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Essays on Markets and Institutions in Emerging Economies

  • Author(s): GHANI, TAREK FOUAD
  • Advisor(s): Tadelis, Steven
  • Dal Bo, Ernesto
  • et al.
Abstract

Market frictions pervade emerging economies and constrain private sector development. In such settings, formal institutions to help address contract enforcement, property rights and information asymmetries are typically weak or absent. Instead, market participants must rely on informal practices and institutions to mitigate uncertainty, instability and opportunism. For example, personalized exchange relationships are useful when contract enforcement is weak, and cash holdings can be attractive when financial institutions are unreliable. In three specific emerging economy settings, I explore how informal practices and institutions interact with formal market development, and in particular the role that market frictions play in determining outcomes for firms, technologies and employees.

The first chapter of this dissertation explores how changes in formal upstream market structure affect the economics of downstream relationships using original data from the ice industry in Sierra Leone. In this setting, a monopoly ice manufacturer sells through independent retailers to fishermen buyers. I demonstrate that a shock that increases upstream competition among manufacturers improves the contractual terms offered by retailers to buyers. Under the monopoly manufacturer, late deliveries are common due to outside demand shocks. To help mitigate this uncertainty, retailers prioritize loyal customers when faced with shortages, and buyers respond by rarely switching retailers. When manufacturers compete, prices fall, quantities increase and services improve with fewer late deliveries. Entry upstream also disrupts collusion among retailers by increasing the value of competing for buyer relationships. Competing retailers expand trade credit provision as a new basis for loyalty, and stable buyer relationships reemerge after a period of intense switching. The findings suggest that market structure shapes informal contractual institutions, and that competition can reconstitute the nature of relationships.

The second chapter addresses the relationship between violence and financial decisions in Afghanistan. In particular, I investigate how violence affects the tradeoff between informal cash holdings - which are liquid but insecure - and usage of a more secure but less liquid formal financial account. Using three separate data sources, I find that individuals experiencing violence retain more cash and are less likely to adopt and use mobile money, a new financial technology. First, combining detailed information on the entire universe of mobile money transactions in Afghanistan with administrative records for all violent incidents recorded by international forces, I find a negative relationship between violence and mobile money use. Second, in the context of a randomized control trial, violence is associated with decreased mobile money use and greater cash balances. Third, in financial survey data from nineteen of Afghanistan's 34 provinces, I find that individuals experiencing violence hold more cash. Collectively, the evidence indicates that individuals experiencing violence prefer cash to mobile money. More speculatively, it appears that this is principally because of concerns about future violence. These results emphasize the difficulty of creating robust financial networks in conflict settings.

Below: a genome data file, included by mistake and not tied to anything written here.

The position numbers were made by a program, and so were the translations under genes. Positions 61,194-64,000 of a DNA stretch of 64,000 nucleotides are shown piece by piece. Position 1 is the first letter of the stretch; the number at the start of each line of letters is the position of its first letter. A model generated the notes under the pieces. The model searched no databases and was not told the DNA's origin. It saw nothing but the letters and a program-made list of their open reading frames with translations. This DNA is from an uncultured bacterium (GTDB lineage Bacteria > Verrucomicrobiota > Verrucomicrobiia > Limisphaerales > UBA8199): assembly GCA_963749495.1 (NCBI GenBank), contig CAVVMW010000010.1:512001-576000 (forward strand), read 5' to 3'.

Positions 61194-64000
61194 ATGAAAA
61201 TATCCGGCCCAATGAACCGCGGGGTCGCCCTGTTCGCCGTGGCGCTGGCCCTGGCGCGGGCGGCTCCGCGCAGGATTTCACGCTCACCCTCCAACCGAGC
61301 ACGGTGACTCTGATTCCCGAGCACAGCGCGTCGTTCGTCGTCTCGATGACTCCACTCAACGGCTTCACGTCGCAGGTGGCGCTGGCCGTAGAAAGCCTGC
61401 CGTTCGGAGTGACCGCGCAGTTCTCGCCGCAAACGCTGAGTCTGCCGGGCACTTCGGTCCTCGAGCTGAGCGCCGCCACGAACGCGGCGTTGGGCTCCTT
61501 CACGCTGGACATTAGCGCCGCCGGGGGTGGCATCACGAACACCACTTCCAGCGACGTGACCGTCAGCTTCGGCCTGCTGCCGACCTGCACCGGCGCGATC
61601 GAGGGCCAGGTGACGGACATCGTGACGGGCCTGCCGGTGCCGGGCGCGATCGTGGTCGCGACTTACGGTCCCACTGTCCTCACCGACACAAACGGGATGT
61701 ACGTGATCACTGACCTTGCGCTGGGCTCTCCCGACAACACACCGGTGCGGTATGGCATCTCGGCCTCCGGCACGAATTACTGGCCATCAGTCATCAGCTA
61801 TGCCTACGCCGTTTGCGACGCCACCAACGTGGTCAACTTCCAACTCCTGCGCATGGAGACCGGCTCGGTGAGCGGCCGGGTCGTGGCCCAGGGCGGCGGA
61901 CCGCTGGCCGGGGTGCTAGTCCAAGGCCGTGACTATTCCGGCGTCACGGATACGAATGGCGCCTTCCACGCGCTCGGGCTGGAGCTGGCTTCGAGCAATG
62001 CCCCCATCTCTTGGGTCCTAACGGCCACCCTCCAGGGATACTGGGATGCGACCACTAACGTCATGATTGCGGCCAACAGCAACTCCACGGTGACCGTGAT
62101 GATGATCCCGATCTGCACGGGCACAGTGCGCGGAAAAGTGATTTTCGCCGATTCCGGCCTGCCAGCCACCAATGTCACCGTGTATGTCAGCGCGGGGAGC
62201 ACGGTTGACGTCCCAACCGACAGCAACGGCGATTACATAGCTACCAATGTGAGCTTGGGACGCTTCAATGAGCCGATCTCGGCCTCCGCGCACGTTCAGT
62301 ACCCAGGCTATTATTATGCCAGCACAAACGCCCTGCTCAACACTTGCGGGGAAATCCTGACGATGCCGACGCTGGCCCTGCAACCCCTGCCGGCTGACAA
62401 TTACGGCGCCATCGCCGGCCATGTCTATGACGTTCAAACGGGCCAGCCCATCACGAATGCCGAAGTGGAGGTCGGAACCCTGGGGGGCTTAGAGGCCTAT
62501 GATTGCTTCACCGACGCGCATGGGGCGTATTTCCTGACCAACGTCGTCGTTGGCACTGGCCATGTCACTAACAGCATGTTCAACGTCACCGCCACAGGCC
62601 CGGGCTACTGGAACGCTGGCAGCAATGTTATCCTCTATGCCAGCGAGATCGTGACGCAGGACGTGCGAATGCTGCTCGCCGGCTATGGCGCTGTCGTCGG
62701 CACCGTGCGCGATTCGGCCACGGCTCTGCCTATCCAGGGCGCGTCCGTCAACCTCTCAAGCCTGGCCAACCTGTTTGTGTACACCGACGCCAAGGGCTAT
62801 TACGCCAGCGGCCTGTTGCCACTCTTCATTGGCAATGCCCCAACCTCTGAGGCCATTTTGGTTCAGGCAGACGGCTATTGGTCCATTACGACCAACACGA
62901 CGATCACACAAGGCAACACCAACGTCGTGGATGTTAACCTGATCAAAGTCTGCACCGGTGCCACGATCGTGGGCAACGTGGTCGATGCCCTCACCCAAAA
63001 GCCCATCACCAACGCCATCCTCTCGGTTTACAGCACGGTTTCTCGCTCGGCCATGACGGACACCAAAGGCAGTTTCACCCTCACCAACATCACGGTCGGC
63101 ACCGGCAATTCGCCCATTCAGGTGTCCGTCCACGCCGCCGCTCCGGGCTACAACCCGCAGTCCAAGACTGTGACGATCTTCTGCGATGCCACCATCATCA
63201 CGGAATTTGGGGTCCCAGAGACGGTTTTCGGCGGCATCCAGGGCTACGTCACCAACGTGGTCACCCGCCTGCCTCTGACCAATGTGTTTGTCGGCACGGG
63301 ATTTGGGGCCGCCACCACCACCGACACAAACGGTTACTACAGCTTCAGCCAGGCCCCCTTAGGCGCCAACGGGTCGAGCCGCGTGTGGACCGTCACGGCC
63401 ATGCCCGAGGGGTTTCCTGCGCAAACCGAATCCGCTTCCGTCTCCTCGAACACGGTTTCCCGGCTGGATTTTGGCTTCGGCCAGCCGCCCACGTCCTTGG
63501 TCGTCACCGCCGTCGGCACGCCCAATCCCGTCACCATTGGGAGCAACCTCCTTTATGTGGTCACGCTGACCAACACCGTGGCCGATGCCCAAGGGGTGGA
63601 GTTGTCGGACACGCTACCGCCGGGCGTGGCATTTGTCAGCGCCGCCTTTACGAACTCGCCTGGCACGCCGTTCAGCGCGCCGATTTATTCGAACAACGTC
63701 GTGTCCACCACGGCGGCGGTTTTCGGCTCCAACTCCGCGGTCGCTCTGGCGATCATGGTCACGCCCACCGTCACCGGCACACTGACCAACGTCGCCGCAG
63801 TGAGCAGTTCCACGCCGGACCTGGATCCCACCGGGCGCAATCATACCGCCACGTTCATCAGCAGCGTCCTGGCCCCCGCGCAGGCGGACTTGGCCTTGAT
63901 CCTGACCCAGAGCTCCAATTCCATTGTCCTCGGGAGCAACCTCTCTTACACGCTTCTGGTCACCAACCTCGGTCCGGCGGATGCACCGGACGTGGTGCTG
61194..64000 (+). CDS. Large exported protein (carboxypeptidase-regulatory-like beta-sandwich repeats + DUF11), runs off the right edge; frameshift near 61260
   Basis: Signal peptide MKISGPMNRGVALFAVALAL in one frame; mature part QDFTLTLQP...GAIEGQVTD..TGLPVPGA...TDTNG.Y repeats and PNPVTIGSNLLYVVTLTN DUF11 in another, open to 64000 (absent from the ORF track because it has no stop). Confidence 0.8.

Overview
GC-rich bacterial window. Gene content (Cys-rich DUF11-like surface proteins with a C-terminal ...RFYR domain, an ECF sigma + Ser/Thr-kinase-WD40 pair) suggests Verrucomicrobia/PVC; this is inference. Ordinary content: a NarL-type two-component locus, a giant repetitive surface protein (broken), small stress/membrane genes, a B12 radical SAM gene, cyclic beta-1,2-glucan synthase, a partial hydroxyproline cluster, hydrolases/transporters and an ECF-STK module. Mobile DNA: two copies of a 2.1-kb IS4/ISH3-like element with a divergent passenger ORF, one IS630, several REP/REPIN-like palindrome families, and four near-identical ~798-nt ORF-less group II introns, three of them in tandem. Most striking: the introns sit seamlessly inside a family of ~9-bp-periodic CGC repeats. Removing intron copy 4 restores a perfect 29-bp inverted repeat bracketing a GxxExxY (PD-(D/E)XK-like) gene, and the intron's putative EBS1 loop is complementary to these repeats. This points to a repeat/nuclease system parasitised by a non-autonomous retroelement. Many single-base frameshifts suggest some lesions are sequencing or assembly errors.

Finally, in the third chapter, I study how informal behaviors interact with incentives to affect employees' decisions to formally save in the context of a large firm in Afghanistan. I analyze a mobile phone-based account that allows savings to be automatically deducted from salaries. Employees who are automatically enrolled in this defined-contribution account are 40 percentage points more likely to contribute than individuals with a default contribution of zero. Analyzing randomly assigned employer matching contributions, I find that the effect of automatic enrollment on participation is approximately equivalent to providing financial incentives equal to a 50 percent match. To understand why default enrollment increases participation, some employees are randomly offered an immediate financial consultation, and others a financial consultation in one week. Employees are more likely to discuss changing their savings contributions in one week, suggesting that defaults raise contributions because of the perceived complexity of financial decisions, and because employees procrastinate in developing a financial plan for the future.

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